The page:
- Nowadays you have a brand new project Monstrance. Say a few words about this band please. What is the current line-up? What kind of music are you playing?
- Well, all the material was written and home recorded by me during 2005 – 2007, most of the riffs and ideas are ones I had during my time in CARCASS and BLACKSTAR, although some are as old as 1992. I never expected or intended to ever do anything with the material as it was just done purely for my own amusement, as I just enjoyed doing it. Lots of people have been asking what I’ve been up to during my 17 year hiatus and I mentioned this material to them. The material has received such a positive and amazing response from the major metal labels, that I decided to ask some friends if they would like to take part in recording an album with me, namely Ian Treacy (ex BENEDICTION) drums, Tony Glover (ex DEVOID) vocals, Aleksandar Kokai on bass, we will also have Steven Hargraves on second guitar (for live purposes). I’m feeling very hopeful about it all, as the feedback has far exceeded any expectations I may have had. Hopefully a recording contract will be signed very soon and we can get cracking on recording an album. I don’t really want to categorise the music as ultimately, I think genres are silly and very limiting. To me it’s just metal and I don’t feel the need to attach a prefix to it but I think it’s inevitable that people will do that but I’m not really too interested in that, it’s ‘whatever’ metal. Suffice to say, it will probably labelled as melodic death metal or some other silly sub sub sub genre. It’s just metal to me, although it is melodic, crushingly heavy, with shredding guitars – all the stuff I’ve always loved in heavy music.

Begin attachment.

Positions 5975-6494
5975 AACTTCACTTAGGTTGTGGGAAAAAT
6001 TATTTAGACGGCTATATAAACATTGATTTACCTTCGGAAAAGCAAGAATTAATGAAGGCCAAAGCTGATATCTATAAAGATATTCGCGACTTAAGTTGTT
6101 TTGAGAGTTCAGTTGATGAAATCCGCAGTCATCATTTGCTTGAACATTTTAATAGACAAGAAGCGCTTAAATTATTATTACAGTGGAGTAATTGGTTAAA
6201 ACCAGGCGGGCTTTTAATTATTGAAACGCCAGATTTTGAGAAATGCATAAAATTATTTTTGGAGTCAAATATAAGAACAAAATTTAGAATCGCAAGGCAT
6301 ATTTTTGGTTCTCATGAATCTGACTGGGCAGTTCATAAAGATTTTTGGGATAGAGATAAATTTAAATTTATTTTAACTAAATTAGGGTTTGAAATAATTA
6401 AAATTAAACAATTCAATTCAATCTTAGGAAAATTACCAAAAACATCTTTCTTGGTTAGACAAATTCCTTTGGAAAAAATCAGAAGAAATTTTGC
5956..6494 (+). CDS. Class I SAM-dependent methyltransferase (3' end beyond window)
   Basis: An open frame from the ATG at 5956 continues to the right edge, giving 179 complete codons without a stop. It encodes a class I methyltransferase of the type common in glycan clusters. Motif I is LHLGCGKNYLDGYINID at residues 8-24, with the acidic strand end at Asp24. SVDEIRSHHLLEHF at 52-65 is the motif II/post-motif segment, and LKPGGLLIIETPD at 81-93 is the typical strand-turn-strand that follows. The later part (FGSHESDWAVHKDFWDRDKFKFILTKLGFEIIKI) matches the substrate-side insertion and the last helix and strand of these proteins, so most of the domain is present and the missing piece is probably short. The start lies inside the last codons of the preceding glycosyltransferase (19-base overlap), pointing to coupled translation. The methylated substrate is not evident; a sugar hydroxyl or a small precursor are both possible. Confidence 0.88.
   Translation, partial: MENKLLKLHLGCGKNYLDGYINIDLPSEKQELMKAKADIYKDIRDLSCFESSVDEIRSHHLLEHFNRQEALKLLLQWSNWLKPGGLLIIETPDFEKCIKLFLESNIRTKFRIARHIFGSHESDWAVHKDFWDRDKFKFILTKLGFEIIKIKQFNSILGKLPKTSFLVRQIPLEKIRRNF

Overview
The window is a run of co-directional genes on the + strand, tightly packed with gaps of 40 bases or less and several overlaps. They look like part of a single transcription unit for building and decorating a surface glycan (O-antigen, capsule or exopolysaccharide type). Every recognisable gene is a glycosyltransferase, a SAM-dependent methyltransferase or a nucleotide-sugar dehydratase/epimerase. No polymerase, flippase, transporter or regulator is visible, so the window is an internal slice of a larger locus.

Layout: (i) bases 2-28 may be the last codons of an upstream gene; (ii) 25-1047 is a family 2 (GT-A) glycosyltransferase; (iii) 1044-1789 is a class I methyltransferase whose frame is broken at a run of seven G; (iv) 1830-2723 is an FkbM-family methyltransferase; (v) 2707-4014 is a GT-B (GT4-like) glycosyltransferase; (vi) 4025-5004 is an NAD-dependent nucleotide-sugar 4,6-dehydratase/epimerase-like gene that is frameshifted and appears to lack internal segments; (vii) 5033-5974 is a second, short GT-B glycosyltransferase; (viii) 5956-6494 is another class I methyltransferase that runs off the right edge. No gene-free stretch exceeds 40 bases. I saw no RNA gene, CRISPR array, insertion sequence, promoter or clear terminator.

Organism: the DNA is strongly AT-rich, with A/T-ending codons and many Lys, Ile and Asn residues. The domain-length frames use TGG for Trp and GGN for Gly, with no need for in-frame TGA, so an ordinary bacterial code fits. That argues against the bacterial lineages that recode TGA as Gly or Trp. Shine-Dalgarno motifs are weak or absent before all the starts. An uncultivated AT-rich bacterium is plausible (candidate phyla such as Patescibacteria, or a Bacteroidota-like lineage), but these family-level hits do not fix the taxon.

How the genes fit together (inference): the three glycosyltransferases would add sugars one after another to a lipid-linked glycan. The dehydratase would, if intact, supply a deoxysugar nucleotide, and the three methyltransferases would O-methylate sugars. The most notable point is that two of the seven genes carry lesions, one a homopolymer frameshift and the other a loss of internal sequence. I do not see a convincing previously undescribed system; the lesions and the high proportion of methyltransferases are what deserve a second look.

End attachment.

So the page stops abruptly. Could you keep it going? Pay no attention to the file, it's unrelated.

- Can you already share any information about the release date? Will it be the studio only project or do you plan to have some concerts as well?
- Well, we are still in talks with a few different labels, so until we sign a contract, we won’t have any idea of a release date. Hopefully we’ll have some news soon but in the meantime, people can keep checking our Facebook page for updates. Furthermore, we have recently uploaded a teaser video with snippets of the song “Karma after the Storm”, which people can check out on YouTube. It’s probably best to type in ‘Monstrance teaser’ and find it that way.
Initially, the idea was just to record an album as a studio project but such was the enthusiasm amongst myself and the other guys that it was quickly decided to become a full-time band.
- Thank you, Carlo! Is there anything that you would like to add to our interview?
- Many thanks for your interest and support, it’s very much appreciated.
Carlo Regadas 2015